Cookies Can Kill You!

Website owners targeting EU and EEA EFTA residents must take steps to protect themselves following yet another court ruling. Websites that drop third-party cookies and other trackers without proper end-user consent, will find themselves in legal jeopardy as they are now deemed responsible for personal data collected using cookies that is shared with other organisations.

Since the Privacy and Electronic Communications Directive 2002/58/EC (ePrivacy) came into force in the EU, all websites have needed an individual’s consent before dropping non-essential cookies on the end-user’s browser. It also requires that ‘clear and comprehensive information’ must be provided which is ‘prominently displayed and easily accessible’ and must include information on the purposes of the cookies set. Note the term Cookie in this article also refers to ETags, Flash “cookies”, HTML5 local storage, Evercookies and any other similar technologies.

There is an exception from this express consent requirement for any cookies which are set on the user’s equipment for the ‘sole purpose of carrying out the transmission’ or which are ‘strictly necessary in order to receive an information society service’ requested by the user (i.e. from the user’s and not the operator’s perspective).

Don’t forget that GDPR also applies in Norway, Liechtenstein and Iceland three countries which are not in the EU, but are have certain rights and responsibilities under the EEA agreement.

Map of Europe showing both GDPR and EEA EFTA countries. These are the 31 countries where GDPR is automatically applied.
GDPR and EEA EFTA countries

In the past it was considered acceptable to imply that consent was given based purely on continued use of a web site’s services.  However, since GDPR became law, the standard for consent has been revised.  Consent can no longer be implied and is only deemed valid when it is given as a clear, explicit, affirmative and unambiguous act. It must be granular and not cover multiple or blanket conditions.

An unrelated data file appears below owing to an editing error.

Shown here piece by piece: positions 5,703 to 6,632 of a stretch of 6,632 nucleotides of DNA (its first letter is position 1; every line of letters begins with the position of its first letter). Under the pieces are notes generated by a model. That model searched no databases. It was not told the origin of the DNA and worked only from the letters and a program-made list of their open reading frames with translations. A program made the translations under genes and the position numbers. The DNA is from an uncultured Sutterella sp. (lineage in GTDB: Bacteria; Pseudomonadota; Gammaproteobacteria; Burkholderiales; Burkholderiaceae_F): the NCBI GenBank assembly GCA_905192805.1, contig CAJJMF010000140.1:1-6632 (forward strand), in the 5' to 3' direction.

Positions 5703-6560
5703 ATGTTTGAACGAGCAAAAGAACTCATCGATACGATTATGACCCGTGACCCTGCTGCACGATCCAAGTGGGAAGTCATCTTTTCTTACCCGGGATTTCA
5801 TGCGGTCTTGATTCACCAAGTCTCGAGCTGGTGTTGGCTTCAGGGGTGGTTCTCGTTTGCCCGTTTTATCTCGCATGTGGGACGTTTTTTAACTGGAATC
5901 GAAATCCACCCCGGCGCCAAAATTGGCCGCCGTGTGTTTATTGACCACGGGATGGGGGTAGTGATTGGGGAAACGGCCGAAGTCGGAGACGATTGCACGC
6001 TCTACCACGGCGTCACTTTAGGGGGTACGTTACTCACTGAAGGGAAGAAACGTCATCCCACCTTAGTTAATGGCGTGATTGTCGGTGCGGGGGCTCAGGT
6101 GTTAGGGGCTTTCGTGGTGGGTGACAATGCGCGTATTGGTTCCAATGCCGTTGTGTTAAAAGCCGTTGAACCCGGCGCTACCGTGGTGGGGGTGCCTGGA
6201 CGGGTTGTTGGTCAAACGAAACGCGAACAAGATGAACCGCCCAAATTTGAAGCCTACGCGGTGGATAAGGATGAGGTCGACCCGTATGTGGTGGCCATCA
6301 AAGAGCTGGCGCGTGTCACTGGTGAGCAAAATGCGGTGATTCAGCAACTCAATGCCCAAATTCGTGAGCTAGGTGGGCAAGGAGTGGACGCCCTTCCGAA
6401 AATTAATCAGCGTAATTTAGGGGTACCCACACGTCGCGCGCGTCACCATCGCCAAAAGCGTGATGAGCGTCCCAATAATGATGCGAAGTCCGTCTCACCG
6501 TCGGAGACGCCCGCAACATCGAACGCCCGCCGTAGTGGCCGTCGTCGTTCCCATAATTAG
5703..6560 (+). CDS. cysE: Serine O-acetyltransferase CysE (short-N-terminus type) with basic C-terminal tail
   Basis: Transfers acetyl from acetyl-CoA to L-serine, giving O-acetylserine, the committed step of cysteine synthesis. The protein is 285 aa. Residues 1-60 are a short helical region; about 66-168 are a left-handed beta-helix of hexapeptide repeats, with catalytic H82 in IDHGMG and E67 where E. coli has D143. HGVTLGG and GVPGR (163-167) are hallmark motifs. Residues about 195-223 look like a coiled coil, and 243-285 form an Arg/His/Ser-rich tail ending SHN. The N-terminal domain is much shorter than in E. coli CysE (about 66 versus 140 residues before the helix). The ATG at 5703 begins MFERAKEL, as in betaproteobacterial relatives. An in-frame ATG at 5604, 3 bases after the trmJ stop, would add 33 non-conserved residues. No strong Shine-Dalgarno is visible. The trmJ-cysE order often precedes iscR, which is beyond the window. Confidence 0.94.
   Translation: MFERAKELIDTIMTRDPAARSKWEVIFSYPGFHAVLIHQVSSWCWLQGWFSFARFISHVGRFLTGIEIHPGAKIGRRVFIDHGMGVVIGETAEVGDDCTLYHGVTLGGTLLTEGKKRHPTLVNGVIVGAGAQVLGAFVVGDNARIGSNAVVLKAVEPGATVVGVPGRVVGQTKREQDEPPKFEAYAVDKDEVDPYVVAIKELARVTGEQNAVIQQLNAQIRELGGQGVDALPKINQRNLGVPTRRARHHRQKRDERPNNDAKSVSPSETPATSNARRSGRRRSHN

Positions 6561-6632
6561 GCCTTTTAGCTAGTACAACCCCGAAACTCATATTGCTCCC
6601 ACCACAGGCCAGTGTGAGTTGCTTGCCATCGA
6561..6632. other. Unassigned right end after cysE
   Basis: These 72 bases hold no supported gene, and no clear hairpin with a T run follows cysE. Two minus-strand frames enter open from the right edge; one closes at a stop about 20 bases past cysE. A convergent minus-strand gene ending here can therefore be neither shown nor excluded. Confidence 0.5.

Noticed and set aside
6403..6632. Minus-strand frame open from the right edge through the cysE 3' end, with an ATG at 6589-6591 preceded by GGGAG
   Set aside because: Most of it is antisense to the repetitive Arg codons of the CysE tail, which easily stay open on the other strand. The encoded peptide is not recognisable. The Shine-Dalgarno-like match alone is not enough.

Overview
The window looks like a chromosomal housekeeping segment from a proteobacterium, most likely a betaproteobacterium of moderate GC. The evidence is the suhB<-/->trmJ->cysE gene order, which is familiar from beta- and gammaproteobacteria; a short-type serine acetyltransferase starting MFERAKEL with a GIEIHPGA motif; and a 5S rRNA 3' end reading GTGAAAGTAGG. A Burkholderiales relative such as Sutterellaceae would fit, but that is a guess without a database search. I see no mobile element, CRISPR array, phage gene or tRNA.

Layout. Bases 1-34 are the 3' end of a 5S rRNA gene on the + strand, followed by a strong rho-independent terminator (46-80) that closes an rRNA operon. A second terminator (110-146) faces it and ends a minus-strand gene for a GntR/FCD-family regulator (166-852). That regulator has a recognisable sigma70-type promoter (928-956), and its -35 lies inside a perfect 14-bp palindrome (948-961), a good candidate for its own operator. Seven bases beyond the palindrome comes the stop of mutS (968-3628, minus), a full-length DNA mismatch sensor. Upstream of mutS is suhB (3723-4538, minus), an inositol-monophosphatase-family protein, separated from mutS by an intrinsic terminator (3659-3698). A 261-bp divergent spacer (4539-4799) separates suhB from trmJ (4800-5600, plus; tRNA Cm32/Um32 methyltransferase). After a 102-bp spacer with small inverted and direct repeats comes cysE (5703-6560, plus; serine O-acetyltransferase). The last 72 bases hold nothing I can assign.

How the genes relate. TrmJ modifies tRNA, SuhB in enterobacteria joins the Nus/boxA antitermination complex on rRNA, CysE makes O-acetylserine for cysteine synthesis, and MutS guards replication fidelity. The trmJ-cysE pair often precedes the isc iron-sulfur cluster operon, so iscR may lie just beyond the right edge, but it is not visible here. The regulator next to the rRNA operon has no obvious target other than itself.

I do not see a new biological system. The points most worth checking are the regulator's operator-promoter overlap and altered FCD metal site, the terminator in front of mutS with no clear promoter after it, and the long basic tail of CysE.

Post GDPR, consent needs to be collected in an easily accessible form and must be as easy to withdraw as it is to give. Consent is considered invalid if an imbalance of power exists between giver and taker, e.g. if there is detriment to the end-user should consent not be given.

Across Europe, Data Protection Authorities have been tightening up their guidance for cookie consent.

  • In February 2019, after carrying out a web-site survey in its jurisdiction, the Bavarian DPA warned that no websites in their sample met the revised guidelines.
  • In March 2019, the Dutch DPA warned websites that only allow access if end-users agree to accept cookies, are unlawful
  • In June 2019, the Irish DPA explicitly laid out cookie consent requirements
  • In July 2019, the French and British DPAs both issued new guidance, affirming that consent must meet the tougher GDPR standards.

In parallel to these changes the European Court of Justice (CJEU) has continued its extremely hard line on data protection.  Time and again, the CJEU takes an expansive view of what data protection is.

This piles cost and responsibilities on to website owners (see Wirtschaftsakademie Schleswig-Holstein & Jehovan Todistajat).  In the recent Fashion ID case, the German fashion retailer had included a Facebook “Like” button on their website. The court found this makes them a “joint controller” together with Facebook for the processing of vistors’ personal data.

With the Facebook Like button, the website operator embeds a short code into his website that starts an application on Facebook servers. Facebook can collect data from visitors to the website even if they do not click on the Like button or have a Facebook account. The data collected include the IP address and data about the device used. If a user has an account with Facebook, this information will be linked to his user account; however, even if the user is not registered with Facebook, his data will be processed by Facebook and may be linked with any other information Facebook has gathered elsewhere.

In this particular case the user had no possibility to prevent this data transmission.

The procedure had to be decided according to the law of the EU Data Protection Directive of 1995 (Directive 95/46/EC), not according to the EU General Data Protection Regulation (GDPR). Nonetheless, the judgment is also of considerable significance under the GDPR, since in particular the regulations on joint controllership and the legal bases for data processing have essentially remained unchanged in the GDPR.

This means that all website owners MUST check if they deploy cookies for third- parties and if they do either:

  • Ensure there are joint controller agreements in place,
  • Establish which lawful basis applies for the processing of end-user personal data,
  • Explain the data usage to website end-users, and
  • Be ready to vindicate end-users rights in all cases.

Or, alternatively, just remove the cookies!

If you have any questions or would like to discuss this further please contact us.

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